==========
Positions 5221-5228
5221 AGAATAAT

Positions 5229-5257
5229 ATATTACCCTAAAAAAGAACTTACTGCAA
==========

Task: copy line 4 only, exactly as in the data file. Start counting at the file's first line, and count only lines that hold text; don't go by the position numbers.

5229 ATATTACCCTAAAAAAGAACTTACTGCAA